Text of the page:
New Orleans Pride

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New Orleans Gay Pride began in February 1971, when the newly formed Gay Liberation Front of New Orleans presented a "Gay In" picnic in February in City Park. There was the very first such event in the entire state of Louisiana. Several other gatherings were held throughout the city that year, and intermittently thereafter until it became an annual event in 1978.

In June 1971, the Gay Services Center and the local chapter of the Daughters of Bilitis organized a "Gay Day Picnic" at Popp Fountain at City Park. The 1978 event, held in Jackson Square, was the first to be identified as "gay pride." This event was hosted by the Pink Triangle Alliance. Later that year, a larger event called "Gay Fest" was presented in Washington Square, just outside of the French Quarter.

The first street parade was held in 1980. In 1981, the event moved to Armstrong Park, and was emceed by New Orleans native Ellen DeGeneres. By the mid-1980s, Gay Fest, under the direction of Ambush Newspaper, was plagued by financial difficulties and personality conflicts. In 1988 "Gay Fest" was changed to "Gay Pride." Through the 1980s, several organizations spearheaded the annual events.

By the 1990s, "Pridefest was being sponsored by the New Orleans Alliance of Pride. In 1995, the celebration was rescheduled from June to October. In 1998, the festival was moved back to Armstrong Park.[1]

In 2002 the parade was rescheduled from Saturday afternoon to Sunday night and the event was called "Pridefest" In 2005, Gay Pride was being presented by the LGBT Community Center of New Orleans. The board voted to move Pridefest back to June. At the same meeting, it was decided to schedule only a street parade during the weekend, putting the other daytime events on hiatus during a year of restructuring. There was no parade for 2006 or 2007, with only an organized festival being held. A parade was once again held during the 2008 celebration, with a gathering in Washington Square.[2]

In 2011, The LGBT Community Center decided to no longer produce the Pridefest event. The event struggled several years for many reasons including; personality conflicts, financial problems including bankruptcy and many unpaid checks which led to much of the community not wanting to support Pride. The Pride board decided they no longer wished to try to rebrand the event and gave all rights for PrideFest to the 2010 and 2011 local Grand Marshals.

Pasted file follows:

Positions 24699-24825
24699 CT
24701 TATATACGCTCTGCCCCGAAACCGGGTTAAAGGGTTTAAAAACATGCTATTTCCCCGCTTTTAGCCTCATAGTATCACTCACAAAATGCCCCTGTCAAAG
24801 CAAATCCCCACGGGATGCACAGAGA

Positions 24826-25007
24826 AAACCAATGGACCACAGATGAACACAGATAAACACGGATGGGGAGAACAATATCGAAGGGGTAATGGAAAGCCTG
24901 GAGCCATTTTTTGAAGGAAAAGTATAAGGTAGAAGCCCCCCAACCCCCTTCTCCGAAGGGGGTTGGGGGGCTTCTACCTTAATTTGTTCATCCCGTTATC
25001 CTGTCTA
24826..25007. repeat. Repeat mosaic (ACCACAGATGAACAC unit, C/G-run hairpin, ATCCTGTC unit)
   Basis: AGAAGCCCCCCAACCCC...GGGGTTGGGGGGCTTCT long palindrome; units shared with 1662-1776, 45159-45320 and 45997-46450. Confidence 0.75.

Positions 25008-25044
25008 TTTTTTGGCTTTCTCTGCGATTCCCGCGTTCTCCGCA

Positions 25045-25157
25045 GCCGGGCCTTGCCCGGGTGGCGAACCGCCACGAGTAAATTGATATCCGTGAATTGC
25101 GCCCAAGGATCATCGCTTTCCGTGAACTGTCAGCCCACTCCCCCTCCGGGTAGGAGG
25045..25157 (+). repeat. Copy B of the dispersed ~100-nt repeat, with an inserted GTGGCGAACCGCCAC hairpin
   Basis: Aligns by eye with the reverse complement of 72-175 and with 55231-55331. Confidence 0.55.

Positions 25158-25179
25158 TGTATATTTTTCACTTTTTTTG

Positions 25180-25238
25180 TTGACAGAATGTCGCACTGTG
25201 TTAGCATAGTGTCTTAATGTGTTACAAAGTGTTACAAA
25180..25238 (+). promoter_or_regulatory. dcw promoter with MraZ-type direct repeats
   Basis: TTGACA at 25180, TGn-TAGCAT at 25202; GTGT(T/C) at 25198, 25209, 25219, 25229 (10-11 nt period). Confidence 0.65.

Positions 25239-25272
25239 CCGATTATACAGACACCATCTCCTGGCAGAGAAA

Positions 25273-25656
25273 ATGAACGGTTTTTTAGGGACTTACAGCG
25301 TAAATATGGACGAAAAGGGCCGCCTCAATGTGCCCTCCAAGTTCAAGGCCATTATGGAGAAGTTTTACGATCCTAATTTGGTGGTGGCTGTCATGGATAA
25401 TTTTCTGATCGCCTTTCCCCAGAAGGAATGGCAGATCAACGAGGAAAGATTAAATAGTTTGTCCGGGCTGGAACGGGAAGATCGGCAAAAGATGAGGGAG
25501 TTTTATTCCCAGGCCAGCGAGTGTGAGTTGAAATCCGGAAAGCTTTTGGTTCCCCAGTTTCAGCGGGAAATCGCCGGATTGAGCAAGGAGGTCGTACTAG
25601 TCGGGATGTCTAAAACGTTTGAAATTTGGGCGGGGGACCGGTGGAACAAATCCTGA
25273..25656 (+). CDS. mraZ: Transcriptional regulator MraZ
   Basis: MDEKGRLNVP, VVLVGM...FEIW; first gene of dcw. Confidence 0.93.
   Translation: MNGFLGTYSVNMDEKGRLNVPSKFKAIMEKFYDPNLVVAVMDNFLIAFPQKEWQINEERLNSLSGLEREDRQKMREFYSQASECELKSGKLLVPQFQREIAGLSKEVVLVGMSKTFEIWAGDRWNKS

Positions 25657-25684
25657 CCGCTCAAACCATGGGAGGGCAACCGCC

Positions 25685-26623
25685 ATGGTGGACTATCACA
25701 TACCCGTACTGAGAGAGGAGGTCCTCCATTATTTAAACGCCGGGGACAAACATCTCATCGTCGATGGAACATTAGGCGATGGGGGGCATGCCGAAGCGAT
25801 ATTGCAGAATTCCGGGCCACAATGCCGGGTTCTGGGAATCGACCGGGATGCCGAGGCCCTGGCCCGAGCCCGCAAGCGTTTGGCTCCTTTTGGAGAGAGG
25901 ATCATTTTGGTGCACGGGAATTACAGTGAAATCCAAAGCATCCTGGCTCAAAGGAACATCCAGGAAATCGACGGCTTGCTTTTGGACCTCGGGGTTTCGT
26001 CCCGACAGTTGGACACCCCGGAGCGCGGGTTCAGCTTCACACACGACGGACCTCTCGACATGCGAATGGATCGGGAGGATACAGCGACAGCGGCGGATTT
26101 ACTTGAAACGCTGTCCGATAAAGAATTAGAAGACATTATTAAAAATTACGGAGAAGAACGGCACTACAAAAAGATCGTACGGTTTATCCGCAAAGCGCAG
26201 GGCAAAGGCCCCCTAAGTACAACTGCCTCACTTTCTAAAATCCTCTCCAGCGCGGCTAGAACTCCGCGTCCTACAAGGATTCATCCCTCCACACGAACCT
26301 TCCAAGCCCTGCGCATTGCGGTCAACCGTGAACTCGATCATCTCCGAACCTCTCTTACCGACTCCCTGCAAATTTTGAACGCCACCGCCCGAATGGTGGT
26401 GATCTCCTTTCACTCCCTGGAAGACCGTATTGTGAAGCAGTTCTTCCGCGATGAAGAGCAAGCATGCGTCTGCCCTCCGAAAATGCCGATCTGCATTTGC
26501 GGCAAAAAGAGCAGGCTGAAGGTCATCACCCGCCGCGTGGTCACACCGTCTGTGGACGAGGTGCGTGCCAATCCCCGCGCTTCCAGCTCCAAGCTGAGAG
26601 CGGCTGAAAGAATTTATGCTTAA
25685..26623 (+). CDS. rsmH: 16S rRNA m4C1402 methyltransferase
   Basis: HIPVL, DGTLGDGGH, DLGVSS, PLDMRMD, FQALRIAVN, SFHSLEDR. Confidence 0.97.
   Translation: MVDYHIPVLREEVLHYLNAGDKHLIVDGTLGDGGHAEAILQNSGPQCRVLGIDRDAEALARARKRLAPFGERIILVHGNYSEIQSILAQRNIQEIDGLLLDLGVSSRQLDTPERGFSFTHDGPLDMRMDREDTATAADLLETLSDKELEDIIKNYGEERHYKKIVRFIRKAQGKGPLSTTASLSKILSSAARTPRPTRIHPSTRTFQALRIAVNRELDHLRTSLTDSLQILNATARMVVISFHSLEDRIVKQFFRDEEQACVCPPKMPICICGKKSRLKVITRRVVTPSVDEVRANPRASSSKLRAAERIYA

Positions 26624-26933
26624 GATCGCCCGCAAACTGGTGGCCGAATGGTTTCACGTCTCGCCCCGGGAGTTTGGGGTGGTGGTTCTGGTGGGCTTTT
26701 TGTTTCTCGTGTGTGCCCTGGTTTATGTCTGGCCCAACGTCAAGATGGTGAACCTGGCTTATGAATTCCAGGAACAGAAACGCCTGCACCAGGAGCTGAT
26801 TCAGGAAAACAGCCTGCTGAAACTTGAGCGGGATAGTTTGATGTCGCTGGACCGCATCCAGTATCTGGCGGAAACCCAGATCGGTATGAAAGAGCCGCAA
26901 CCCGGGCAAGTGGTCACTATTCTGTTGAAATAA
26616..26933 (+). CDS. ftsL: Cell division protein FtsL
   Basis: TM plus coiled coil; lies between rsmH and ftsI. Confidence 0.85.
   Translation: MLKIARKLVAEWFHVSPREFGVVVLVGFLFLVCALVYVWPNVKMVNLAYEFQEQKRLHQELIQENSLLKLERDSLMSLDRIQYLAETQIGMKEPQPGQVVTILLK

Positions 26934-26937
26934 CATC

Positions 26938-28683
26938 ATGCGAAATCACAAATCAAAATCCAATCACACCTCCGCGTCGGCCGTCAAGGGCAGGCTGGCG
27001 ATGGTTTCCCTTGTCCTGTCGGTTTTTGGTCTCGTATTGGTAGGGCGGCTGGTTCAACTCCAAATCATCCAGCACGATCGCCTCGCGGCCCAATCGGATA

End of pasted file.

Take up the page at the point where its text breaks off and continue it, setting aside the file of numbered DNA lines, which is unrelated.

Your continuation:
In 2011, The New Orleans Pride Organization was formed as its own organization and acquired a 501c3 status. The 2011 "New Orleans Gay Pride Festival" only consisted of a parade, pageant, and block party on Bourbon Street with 80's pop star, Tiffany. In 2012, the word "gay" was dropped from the name and the festival officially became "New Orleans Pride". As the times change and the LGBT lifestyle is more acceptable, the board felt that they no longer needed the word "gay" in the title. New Orleans Pride's mission is to create space where individuals from all walks of life can gather and enjoy the events being produced.

Since 2011, The New Orleans Pride board has worked to restructure the organization and repair the many burned bridges in New Orleans. The Organization not only works to produce the New Orleans Pride Festival, but also works year round to raise awareness on the effects of bullying and also suicide prevention. In 2014, New Orleans Pride created the "I'm Bigger" Program, which is an Anti- Bully Program for ages 14–24.[3]

The 2016 Pride Festival was the largest Pride Festival to ever take place in Louisiana. More than 20 events took place over a three-day weekend, which attracted people from all walks of life. The festival brought in more than 70,000 participants (2700 of which were in Louisiana's Largest LGBTQA Parade).

RECOGNITION:

2014 "One of the Fastest Growing Pride Festivals in the Nation" [4] 2015, the New Orleans Pride Parade Officially became the Largest LGBT Parade in Louisiana 2015, Travel & Leisure listed New Orleans Pride #6 in their list of "Top 9 Pride Festivals to Visit This Summer". This list included Prides from all over the world.[5]

References[edit]

  1. ^ ambushmag.com
  2. ^ gayprideneworleans.com
  3. ^ NewOrleansPridefestival.com
  4. ^ gaytravel.com
  5. ^ travelandleisure.com